Princess Diana's close friend has shared the 'lovely' way that Prince George keeps her connected to the late royal icon in a new interview.
- Princess Diana's close friend, Julia Samuel, has revealed the 'lovely way' Prince George helps her to stay connected with the late royal.
- The British psychotherapist was one of Diana's few trusted confidants and remains in contact with the Royal Family to this day.
- In other royal news, the Queen's bizarre dinner rule all royals have to follow sounds so complicated.
Princess Diana's close friend has opened up about how Prince George keeps her relationship with the late royal icon alive—24 years on from her tragic death.
Julia Samuel was introduced to Lady Diana at a dinner in 1987 and the pair quickly became thick as thieves, regularly meeting for lunches and attending gym sessions together. The London psychotherapist has remained an important confidant to the Royal Family over the past few decades, providing emotional support to both Prince William and Prince Harry in the aftermath of their mother's death.
It's also been reported that the 62-year-old counseled Meghan Markle when she was feeling suicidal during her pregnancy with her first child, Archie Mountbatten Windsor.
With such a high standing in the palace's circle, Julia is regularly included in important royal milestones—including Princess Diana's statue unveiling in July 2021. Several years prior, the Duke and Duchess of Cambridge asked Julia to be one of Prince George's seven godparents after the royal heir was born in 2013—an invitation she, naturally, accepted.
Speaking to the Guardian on Sunday, 13 March, she revealed just why the guardianship role means so much to her.
"Well, I feel lucky I was such a good friend of Princess Diana. And I really love my godson, George. And it’s a lovely way of loving her,” she said.
The renowned grief counselor then reflected on her reaction to Diana's death in August 1997, admitting to feeling "angry" and "shocked" over the fatal accident.
"I couldn’t really understand it all," she added. "I mean, I understand it better now. I understand that people felt they really knew and loved her. But I still feel sad today.”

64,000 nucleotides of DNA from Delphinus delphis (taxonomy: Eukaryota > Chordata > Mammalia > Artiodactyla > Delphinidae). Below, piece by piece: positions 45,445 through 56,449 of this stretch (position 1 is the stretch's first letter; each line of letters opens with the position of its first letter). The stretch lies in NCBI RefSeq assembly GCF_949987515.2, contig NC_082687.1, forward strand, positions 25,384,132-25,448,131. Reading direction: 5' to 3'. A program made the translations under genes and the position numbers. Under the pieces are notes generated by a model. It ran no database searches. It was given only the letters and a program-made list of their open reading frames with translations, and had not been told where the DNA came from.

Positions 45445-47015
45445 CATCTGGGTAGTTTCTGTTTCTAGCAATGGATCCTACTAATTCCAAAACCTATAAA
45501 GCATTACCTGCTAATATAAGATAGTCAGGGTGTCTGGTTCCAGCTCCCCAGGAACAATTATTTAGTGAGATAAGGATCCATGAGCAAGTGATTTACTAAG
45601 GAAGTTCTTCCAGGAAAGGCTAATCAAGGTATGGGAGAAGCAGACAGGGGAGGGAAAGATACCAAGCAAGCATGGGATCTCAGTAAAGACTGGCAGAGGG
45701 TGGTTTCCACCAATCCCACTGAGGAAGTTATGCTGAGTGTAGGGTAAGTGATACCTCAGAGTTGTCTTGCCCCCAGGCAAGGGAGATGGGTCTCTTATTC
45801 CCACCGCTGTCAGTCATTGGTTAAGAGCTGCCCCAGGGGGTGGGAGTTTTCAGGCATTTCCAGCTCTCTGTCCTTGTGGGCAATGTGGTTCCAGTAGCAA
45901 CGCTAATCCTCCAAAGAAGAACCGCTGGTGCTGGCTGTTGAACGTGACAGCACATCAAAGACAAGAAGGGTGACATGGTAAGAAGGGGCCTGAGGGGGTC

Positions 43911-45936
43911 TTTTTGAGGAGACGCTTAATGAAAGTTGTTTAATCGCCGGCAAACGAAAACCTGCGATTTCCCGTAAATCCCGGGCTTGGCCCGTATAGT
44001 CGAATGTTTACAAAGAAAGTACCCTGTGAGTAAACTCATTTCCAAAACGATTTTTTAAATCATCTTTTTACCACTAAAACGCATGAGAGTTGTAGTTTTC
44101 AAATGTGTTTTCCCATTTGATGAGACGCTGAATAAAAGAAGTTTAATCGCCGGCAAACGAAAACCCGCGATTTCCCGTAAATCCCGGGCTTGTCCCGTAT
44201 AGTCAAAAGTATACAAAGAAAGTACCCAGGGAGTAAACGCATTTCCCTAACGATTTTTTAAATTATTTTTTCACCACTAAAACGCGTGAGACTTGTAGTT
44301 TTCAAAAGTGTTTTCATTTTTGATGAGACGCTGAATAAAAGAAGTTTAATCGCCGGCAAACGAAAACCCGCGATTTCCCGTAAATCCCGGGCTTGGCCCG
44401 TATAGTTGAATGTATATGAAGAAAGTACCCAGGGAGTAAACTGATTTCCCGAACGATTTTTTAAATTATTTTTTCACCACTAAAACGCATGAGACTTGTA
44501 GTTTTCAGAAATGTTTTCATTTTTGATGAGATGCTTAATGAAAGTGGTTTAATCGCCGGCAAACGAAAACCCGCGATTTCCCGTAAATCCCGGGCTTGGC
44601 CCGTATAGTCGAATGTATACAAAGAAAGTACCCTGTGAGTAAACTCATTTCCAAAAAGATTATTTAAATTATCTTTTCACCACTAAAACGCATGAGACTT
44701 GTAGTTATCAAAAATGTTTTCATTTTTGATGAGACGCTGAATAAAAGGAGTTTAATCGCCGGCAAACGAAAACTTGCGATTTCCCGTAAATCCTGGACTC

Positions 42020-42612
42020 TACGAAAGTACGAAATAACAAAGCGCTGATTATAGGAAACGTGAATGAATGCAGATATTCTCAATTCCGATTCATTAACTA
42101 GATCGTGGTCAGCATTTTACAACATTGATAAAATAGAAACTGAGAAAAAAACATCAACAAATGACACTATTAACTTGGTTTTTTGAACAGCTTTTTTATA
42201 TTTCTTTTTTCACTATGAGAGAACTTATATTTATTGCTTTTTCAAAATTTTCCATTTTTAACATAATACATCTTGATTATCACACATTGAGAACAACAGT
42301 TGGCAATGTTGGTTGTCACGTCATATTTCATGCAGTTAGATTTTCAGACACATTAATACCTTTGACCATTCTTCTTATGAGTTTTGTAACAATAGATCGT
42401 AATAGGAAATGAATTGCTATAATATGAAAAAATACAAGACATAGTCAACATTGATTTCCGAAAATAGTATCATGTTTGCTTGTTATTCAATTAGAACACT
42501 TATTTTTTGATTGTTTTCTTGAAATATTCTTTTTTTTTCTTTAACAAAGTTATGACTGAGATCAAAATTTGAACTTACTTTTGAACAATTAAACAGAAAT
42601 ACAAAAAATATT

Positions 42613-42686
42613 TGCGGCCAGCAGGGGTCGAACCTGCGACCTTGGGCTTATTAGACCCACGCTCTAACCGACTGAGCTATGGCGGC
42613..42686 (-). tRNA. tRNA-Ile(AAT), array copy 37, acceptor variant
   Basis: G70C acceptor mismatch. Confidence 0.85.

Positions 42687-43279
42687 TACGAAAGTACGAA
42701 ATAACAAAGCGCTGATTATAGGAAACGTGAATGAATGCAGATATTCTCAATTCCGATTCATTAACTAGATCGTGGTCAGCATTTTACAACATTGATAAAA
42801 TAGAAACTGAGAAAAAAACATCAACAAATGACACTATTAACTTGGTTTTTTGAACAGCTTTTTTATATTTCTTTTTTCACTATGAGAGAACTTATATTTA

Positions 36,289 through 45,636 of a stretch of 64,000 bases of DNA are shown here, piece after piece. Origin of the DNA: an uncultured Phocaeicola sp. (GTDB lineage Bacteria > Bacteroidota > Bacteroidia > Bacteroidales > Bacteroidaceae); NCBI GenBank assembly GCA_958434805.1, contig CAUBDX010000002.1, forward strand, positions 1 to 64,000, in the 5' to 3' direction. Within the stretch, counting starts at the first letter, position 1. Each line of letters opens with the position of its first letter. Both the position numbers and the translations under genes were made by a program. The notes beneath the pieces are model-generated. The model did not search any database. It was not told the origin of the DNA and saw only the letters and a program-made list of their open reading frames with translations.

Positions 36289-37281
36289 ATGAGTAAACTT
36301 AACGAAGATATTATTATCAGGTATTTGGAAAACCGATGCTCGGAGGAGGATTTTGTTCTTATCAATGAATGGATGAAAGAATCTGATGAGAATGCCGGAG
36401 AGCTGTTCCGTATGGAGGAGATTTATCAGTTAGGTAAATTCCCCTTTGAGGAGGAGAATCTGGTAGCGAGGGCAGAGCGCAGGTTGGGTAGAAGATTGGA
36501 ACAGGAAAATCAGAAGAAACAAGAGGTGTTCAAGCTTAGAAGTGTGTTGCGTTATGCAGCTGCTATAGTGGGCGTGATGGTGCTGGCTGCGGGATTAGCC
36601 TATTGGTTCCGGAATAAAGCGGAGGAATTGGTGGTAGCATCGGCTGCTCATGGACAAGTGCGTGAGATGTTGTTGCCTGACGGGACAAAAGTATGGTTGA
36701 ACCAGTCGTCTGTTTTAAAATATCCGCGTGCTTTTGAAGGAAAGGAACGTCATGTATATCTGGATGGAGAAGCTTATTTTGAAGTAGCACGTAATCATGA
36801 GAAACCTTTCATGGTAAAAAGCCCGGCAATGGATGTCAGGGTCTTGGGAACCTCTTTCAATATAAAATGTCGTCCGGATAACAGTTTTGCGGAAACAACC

Julia also commented on Prince William and Prince Harry's mental health advocacy—a key part of their public service in recent years. The brothers have been on a passionate journey to destigmatize the issue as of late, teaming up with Kate Middleton in 2019 to launch Heads Together, a UK charity that aims to destigmatize mental health and fundraise for mental health services. They have also pursued work in this area independently, with William endorsing the Time the Change campaign and Harry landing an executive role at a mental health app last year.
The Duke of Sussex has also been refreshingly candid about his own mental health struggles, even undergoing a therapy session on camera in his Apple TV+ documentary, The Me You Can't See.
“I think both the princes have really turned the dial on talking about grief so honestly and also about mental health," Julia said. "But that was all theirs—completely off their own bats.”
Emma is a Lifestyle News Writer for woman&home. Hailing from the lovely city of Dublin, she mainly covers the Royal Family and the entertainment world, as well as the occasional health and wellness feature. Always up for a good conversation, she has a passion for interviewing everyone from A-list celebrities to the local GP - or just about anyone who will chat to her, really.
Emma holds an MA in International Journalism from City, University of London and a BA in English Literature from Trinity College Dublin.
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